In light of results like this, please think about the future of Laguna, not now, not tomorrow, but in five or 10 years.  We may well go down a similar path and become a town with no soul, like picturesque St Ives or hip Balboa Island, if we allow unlimited Short Term Lodging in our residential areas. Our supply of long-term affordable rentals will be drastically diminished, and we will become just a place of profit-making short-term rentals.  We should beware those unintended future consequences, and work together to protect our residential neighborhoods from rampant commercialism before it’s too late.

Charlotte Masarik

Laguna Beach


Obituary

Joseph M. Petrovich

February 4, 1926 – December 3, 2017

Upon announcing his passing, his youngest son referred to him as his “Mentor.” He, in fact, was a mentor to many people thanks to his common sense and his frank honesty. Joe passed away just two months short of his 92nd birthday. He lived a full life.

He was born in Los Angeles, California one of five children - three sisters and one brother. His dream was to play professional baseball. After high school he joined the Army while World War II was in full force. He was stationed all over including Okinawa, Japan. He remembered VJ Day extremely well as that was the event that sent him home to his family. He started college at Loyola Marymount University and then earned his degree in Engineering from the University of Southern California.

He moved his family to Laguna which included two sons, Joey and Chris. Both boys went through the Laguna School system where Joey excelled in music becoming a local icon and Chris excelled at sports. Joey, unfortunately, passed away almost 14 years ago in a big blow to the family. Although three very different people, they bonded through baseball.

Joe is survived by his sister Cecelia, his youngest son Chris and his granddaughter Jade (15). Joe adored his only grandchild. No memorial services are planned. However, as a way to honor the Petrovich family, a GoFundMe account has been created to fund the existing Joey Petrovich Songwriter Scholarship at Laguna Beach High School. 100 percent of the donations will go into the scholarship to help young musicians.

Donate here: www.gofundme.com/Joey-Petrovich-Songwriter


Time to follow New York’s example in reducing smog?

From the website of the City of New York: “You can report an idling vehicle, other than an authorized emergency vehicle, that is parked with its engine running for more than three minutes, or parked next to a school with its engine running more than one minute.”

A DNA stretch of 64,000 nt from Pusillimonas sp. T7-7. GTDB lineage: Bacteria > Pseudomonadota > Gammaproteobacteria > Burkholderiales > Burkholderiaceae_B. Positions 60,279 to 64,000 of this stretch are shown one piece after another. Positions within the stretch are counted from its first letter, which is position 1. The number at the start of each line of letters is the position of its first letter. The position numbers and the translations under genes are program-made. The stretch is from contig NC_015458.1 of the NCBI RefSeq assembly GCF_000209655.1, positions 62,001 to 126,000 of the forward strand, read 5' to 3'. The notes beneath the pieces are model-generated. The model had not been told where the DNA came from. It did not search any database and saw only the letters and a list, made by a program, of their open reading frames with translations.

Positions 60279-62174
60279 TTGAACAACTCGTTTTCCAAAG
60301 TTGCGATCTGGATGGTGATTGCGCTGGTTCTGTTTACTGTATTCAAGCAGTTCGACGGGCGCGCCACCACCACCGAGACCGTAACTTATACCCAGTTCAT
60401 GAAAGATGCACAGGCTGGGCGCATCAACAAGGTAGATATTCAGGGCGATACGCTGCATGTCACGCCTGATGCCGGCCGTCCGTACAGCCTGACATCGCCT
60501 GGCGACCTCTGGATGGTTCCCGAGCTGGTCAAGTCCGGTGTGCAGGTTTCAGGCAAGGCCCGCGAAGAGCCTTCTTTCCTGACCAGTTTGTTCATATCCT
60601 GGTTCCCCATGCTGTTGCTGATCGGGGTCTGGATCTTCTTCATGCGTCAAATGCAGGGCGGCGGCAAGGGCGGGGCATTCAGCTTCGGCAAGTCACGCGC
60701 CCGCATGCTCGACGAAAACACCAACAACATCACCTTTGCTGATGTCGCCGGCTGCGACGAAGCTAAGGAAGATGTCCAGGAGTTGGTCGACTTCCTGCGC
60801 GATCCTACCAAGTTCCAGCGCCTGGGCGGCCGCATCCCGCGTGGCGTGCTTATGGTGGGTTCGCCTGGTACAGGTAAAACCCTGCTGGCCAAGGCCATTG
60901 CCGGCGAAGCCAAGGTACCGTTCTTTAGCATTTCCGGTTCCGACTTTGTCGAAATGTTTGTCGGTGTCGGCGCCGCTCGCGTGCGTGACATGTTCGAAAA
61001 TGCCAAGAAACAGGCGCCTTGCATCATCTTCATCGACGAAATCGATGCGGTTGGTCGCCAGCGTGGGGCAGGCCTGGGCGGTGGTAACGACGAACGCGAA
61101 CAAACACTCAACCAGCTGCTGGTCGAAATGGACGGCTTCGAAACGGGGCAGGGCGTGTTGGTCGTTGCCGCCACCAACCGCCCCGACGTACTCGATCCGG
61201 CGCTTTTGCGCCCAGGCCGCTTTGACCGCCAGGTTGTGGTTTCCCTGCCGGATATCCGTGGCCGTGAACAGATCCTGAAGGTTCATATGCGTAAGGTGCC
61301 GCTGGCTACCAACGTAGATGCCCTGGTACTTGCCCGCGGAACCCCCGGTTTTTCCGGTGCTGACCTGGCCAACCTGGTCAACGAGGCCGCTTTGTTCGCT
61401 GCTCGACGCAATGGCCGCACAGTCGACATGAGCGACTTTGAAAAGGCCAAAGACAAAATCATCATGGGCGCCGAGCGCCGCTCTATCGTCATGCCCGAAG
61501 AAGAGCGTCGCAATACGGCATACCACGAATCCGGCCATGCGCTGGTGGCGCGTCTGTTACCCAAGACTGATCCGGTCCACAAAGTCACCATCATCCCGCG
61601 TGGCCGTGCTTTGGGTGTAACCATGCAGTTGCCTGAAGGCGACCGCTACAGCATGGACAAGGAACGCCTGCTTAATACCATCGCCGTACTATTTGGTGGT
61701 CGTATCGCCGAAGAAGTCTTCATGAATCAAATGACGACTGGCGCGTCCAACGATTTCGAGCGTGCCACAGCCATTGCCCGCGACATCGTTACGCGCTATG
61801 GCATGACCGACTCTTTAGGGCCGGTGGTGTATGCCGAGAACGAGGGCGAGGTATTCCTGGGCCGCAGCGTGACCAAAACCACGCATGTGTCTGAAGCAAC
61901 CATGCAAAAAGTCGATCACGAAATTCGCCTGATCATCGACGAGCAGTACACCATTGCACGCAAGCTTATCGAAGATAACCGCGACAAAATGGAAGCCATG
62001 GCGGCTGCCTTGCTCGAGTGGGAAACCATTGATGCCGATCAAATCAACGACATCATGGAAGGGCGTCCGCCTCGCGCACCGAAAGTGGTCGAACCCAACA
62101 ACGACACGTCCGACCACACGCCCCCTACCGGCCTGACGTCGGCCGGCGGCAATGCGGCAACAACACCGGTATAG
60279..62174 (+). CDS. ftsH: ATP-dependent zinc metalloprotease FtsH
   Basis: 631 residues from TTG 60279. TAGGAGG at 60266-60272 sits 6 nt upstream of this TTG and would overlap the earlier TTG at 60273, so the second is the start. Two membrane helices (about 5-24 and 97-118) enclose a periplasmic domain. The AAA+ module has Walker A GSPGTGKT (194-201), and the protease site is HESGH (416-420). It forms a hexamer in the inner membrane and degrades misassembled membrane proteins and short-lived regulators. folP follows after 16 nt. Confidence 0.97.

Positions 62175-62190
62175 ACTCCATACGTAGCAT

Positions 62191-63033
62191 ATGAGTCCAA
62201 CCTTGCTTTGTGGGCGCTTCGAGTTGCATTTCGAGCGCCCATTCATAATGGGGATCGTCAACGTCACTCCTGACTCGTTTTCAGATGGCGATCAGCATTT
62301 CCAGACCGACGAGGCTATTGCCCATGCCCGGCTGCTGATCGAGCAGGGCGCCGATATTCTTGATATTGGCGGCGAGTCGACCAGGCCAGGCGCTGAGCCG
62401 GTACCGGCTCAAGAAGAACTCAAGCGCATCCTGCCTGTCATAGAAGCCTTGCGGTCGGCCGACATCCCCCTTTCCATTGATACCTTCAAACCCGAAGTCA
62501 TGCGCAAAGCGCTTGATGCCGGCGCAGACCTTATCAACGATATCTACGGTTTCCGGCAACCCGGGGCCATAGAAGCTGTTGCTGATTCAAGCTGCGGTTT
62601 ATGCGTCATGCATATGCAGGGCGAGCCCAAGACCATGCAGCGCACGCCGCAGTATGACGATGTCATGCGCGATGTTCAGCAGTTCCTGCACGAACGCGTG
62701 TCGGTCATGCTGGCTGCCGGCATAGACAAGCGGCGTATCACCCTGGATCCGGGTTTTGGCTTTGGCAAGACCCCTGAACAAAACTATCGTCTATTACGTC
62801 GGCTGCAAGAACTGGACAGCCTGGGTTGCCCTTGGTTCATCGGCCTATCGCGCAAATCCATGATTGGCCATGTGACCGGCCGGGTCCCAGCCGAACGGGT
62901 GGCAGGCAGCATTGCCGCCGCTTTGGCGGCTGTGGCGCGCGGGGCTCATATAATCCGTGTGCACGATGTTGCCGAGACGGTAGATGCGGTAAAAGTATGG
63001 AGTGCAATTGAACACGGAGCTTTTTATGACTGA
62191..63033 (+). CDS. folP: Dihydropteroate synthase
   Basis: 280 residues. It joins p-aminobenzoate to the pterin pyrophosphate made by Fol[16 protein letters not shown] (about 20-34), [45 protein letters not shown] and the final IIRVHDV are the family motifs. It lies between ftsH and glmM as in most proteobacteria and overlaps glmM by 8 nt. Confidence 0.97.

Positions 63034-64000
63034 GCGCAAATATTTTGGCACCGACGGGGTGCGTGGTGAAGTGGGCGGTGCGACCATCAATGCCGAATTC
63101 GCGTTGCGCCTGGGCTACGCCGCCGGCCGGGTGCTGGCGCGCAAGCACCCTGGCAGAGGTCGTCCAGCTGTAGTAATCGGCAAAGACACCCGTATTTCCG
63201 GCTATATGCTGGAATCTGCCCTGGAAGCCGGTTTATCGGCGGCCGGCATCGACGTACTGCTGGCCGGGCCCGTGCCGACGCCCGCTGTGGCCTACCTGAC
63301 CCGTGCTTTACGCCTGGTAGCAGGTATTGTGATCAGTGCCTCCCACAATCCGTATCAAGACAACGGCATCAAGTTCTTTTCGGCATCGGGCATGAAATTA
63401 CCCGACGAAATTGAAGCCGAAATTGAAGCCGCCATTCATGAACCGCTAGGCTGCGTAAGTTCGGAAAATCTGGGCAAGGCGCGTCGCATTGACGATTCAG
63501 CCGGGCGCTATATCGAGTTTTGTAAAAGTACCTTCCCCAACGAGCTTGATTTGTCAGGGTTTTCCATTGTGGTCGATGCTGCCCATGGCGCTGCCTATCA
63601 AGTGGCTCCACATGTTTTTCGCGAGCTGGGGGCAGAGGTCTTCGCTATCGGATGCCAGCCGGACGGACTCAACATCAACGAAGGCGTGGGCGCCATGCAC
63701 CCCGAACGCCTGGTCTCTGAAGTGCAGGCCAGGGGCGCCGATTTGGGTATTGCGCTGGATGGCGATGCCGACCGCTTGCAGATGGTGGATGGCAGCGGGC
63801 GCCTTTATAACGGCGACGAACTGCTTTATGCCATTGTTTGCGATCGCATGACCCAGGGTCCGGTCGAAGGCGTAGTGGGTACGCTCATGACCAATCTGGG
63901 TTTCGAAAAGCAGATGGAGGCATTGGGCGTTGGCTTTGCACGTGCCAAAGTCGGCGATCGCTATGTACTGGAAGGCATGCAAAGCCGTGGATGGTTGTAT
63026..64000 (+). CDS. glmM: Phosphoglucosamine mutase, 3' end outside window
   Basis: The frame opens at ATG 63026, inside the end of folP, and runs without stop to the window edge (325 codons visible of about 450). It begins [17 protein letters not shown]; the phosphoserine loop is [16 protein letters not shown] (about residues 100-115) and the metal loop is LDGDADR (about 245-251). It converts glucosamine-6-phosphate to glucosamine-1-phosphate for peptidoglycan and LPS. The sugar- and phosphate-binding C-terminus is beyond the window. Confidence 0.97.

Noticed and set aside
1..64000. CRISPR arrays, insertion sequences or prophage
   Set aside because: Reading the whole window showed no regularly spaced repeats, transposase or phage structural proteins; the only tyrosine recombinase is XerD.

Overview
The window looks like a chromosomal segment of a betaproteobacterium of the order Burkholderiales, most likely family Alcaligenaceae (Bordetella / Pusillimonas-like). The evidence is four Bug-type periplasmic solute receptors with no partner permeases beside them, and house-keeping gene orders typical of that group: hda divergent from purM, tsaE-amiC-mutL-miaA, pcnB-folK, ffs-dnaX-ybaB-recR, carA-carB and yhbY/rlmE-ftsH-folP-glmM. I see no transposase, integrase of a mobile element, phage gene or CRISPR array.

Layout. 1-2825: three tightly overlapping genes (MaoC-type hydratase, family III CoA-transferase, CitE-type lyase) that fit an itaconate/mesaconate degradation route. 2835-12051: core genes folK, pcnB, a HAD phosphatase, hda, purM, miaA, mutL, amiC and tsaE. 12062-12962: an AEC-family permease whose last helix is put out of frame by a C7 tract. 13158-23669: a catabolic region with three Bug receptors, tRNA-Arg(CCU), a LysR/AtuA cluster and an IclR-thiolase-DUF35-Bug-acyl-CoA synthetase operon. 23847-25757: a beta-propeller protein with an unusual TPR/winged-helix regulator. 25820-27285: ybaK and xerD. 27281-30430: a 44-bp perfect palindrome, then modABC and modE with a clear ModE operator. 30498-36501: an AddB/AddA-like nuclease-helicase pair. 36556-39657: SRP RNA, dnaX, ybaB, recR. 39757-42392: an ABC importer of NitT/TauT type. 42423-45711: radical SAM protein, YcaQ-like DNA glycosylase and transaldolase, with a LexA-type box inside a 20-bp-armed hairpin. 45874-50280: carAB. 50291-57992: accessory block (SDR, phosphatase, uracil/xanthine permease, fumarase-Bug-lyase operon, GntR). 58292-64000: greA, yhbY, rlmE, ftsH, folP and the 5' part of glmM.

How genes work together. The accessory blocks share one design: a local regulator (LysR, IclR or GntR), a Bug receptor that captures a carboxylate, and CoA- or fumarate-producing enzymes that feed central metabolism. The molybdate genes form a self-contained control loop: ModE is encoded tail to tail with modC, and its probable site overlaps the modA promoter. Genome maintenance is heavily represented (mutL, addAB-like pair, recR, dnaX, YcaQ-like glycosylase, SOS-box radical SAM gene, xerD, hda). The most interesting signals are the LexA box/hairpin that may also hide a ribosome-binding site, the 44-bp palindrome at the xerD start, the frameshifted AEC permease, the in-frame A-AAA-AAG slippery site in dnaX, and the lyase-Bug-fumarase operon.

In other words, you can receive a ticket if you let an engine run for more than three minutes while your vehicle is parked. 

In Laguna Beach and elsewhere, I have seen vehicles-cars and trucks, with engines running while stopped for 20-30 minutes. Since there appears to be a problem with a change in climate around the world, with the destruction of 400 acres of forest per day, fires & smoke almost everywhere in California, and the refusal of certain segments of the U.S. population to admit that there is a problem, perhaps the City Council of Laguna Beach might consider copying the law from New York.

The naysayers and tobacco industry said that to deprive cigarette addicts from smoking in long, steel tubes seven miles in the air, was unfair. Eventually, governments could no longer ignore reality, and prohibiting smoking in airplanes, restaurants and bars became the norm, and not many suffered because of this. 

The auto industry fought tooth and nail to prevent regulations that would require seat belts in vehicles, proof notwithstanding, that such laws would save many lives. Fortunately, common sense prevailed and we always buckle up when driving.

So, how about if the City of Laguna Beach addresses this problem? The City, to its credit, has outlawed smoking on the streets, so can we go a bit further and let citizens know that it is not right to sit in a vehicle with the engine running, polluting the air, and contributing to a degradation of the climate?

Common sense has worked. May it continue.

David E. Kelly

Laguna Beach


Keep Park Plaza; underground utilities

I feel [the plaza] it should be on Forest but support the continuation of Park Plaza and hope eventually it will end up on Forest. This would require the merchants who are entrenched on the way it has always been and fearful of any change to gain confidence. Is that possible? Keep Park Plaza. This is Laguna Beach. Unlike suburbia we are a community with a town center and need a plaza type place to meet, relax, have a cup of coffee.

On the topic of undergrounding...

Imperative major routes are undergrounded without any delay. If we need to evacuate with only two routes this could be a problematic, at best, but the possibility of downed poles (and it only takes one) requires that we must think safety above all else. I would like to see the entire city undergrounded with reservations on who pays. My neighborhood, amongst others, is already undergrounded at our cost. I feel we’ve paid and shouldn’t pay for everyone else who hasn’t stepped up to the plate.  Costs should be meted out by neighborhood property assessments.

Kathleen Jepson-Bernier

Laguna Beach


Is it just me?

Is it just me that thinks the City has favored the commercial property interests over the resident homeowners?